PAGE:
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Looking for help with speech delay?

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What is considered a delayed speech?

Delayed speech is often confused with a speech disorder, although these two are very different from one another. But, a speech delay can certainly precede a speech disorder. A speech delay is very much how it sounds a delay in an individual’s speech acquisition. This being said, there could be a speech ‘sound’ delay, as well as a language delay.

A speech ‘sound’ delay would be considered if a child is not acquiring certain speech sounds as early as expected, however, they do not quite meet the criteria for it to be considered a speech sound disorder. For example, this could mean that the sound may be emerging, but hasn’t been mastered by the child yet. A language delay might mean a child is developing language, however, it is developing slower than is to be expected. So again, the child might not meet the criteria for a language disorder, however, they are falling behind their same-age peers in the acquisition of language.

Looking for help with speech delay?


Does your child have a speech delay?

Parents and caregivers can look for a few signs as to whether or not their child has a speech delay. While comparison with other children is sometimes not the best for a parent to do, in this case listening to your child and taking into account whether or not they ‘sound’ like their same-age peers can be very helpful. And asking oneself a few questions, such as:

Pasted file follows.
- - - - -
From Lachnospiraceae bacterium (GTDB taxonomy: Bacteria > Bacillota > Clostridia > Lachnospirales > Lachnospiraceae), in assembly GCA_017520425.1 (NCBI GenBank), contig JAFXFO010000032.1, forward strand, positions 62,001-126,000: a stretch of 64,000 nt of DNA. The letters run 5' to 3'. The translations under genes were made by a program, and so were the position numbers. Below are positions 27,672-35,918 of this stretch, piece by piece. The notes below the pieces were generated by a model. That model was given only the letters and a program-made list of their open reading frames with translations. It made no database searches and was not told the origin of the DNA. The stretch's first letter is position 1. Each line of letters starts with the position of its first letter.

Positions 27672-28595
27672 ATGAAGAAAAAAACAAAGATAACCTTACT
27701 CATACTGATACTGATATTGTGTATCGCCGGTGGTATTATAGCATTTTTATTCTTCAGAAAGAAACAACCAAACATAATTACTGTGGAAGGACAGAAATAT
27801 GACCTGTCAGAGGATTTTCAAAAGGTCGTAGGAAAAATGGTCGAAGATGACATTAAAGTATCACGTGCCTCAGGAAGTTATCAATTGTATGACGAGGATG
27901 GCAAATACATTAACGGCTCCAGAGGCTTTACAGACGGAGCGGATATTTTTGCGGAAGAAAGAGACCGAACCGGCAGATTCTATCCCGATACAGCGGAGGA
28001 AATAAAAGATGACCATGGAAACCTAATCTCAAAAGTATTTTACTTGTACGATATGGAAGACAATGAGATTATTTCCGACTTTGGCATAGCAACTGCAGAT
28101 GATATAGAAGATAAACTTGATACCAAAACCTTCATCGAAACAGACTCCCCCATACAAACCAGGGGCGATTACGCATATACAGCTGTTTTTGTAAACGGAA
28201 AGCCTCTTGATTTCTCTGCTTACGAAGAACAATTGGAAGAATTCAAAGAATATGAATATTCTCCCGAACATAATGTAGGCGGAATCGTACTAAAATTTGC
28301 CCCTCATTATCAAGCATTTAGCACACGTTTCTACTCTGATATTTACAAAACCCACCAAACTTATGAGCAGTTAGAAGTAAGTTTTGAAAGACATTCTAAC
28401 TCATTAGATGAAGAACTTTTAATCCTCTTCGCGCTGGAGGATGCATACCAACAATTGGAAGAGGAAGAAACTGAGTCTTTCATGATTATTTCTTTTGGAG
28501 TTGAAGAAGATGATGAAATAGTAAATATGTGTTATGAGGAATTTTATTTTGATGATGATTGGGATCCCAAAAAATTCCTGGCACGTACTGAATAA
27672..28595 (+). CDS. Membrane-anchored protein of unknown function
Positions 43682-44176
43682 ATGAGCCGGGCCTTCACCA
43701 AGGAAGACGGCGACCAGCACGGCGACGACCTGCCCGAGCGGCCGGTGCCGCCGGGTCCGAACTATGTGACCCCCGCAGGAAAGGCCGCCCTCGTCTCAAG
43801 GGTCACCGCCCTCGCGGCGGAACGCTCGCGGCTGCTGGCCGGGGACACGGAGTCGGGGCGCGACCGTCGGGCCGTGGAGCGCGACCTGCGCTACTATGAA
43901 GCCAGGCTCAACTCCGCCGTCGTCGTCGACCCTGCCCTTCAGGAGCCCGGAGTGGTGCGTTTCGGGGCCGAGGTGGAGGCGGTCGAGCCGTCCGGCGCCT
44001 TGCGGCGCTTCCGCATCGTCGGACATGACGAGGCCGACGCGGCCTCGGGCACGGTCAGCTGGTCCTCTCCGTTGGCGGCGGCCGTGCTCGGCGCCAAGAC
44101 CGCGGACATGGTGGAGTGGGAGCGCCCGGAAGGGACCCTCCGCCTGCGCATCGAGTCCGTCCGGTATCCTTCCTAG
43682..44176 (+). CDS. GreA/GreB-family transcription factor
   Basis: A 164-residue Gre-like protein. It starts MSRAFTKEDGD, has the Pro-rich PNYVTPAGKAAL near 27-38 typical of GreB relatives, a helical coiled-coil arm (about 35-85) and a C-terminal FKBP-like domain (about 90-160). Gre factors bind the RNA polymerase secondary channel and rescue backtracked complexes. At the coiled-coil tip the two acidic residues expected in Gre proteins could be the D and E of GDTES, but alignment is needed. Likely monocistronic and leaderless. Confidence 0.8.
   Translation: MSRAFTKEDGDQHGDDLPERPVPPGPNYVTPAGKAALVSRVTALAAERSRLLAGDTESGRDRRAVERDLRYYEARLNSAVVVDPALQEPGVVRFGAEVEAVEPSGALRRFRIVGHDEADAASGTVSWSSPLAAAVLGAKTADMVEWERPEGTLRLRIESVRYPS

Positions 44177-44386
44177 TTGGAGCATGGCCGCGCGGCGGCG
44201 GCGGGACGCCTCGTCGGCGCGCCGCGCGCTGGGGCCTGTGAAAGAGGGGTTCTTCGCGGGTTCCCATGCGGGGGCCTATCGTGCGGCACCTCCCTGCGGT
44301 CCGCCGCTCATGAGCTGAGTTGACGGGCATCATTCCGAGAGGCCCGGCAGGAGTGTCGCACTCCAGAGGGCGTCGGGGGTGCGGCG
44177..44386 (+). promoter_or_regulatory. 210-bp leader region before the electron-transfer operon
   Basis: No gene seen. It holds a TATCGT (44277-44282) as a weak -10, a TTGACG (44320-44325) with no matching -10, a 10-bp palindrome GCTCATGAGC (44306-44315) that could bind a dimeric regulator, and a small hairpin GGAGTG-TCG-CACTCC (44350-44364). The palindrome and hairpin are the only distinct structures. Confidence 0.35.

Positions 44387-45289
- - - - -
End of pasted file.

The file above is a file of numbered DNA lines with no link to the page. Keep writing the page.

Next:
• By 12 months, is your child utilizing gestures?

  • By 18 months, is your child vocalizing or imitating sounds?

  • By 24 months, is your child producing speech spontaneously?

  • By 36 months, does your child have at least 200 words in their vocabulary?

And while it is true, some children are just late bloomers, the earlier a speech delay is detected, the better the outcome for the child. Some children may only need simple and light intervention, while others may be at risk of their speech delay turning into a speech disorder.


What causes a speech delay?

There is no concrete explanation or cause for a speech delay, though a few factors can put a child more at risk of developing one. A few of those factors include:

  • Autism Spectrum Disorder (ASD): An early sign of autism can include a speech delay. However, just because a child has a speech delay does not mean that they have autism. While one might precede the other, neither is a cause for the other.

  • Oral Impairments: An oral impairment can make speech acquisition difficult for children, resulting in a speech delay. This impairment can be motor based (difficultly with planning and carrying out speech through the articulators) or it can be structural (such as a cleft palate/lip).

  • Speech or Language Disorder: A speech delay can be caused by some sort of speech or language processing issue, such as a speech or language disorder. Such diagnoses are typically characterized by difficulty producing certain sounds, comprehending language, or producing a wide variety of language (i.e., limited vocabulary).